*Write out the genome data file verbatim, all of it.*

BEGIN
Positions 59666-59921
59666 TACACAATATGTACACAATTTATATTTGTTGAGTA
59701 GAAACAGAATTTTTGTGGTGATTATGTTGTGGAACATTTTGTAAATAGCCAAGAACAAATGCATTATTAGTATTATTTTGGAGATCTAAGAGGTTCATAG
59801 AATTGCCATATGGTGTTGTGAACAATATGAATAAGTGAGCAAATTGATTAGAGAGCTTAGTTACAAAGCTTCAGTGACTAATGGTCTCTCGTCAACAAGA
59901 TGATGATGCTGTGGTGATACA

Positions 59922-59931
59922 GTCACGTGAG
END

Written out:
Positions 59666-59921
59666 TACACAATATGTACACAATTTATATTTGTTGAGTA
59701 GAAACAGAATTTTTGTGGTGATTATGTTGTGGAACATTTTGTAAATAGCCAAGAACAAATGCATTATTAGTATTATTTTGGAGATCTAAGAGGTTCATAG
59801 AATTGCCATATGGTGTTGTGAACAATATGAATAAGTGAGCAAATTGATTAGAGAGCTTAGTTACAAAGCTTCAGTGACTAATGGTCTCTCGTCAACAAGA
59901 TGATGATGCTGTGGTGATACA

Positions 59922-59931
59922 GTCACGTGAG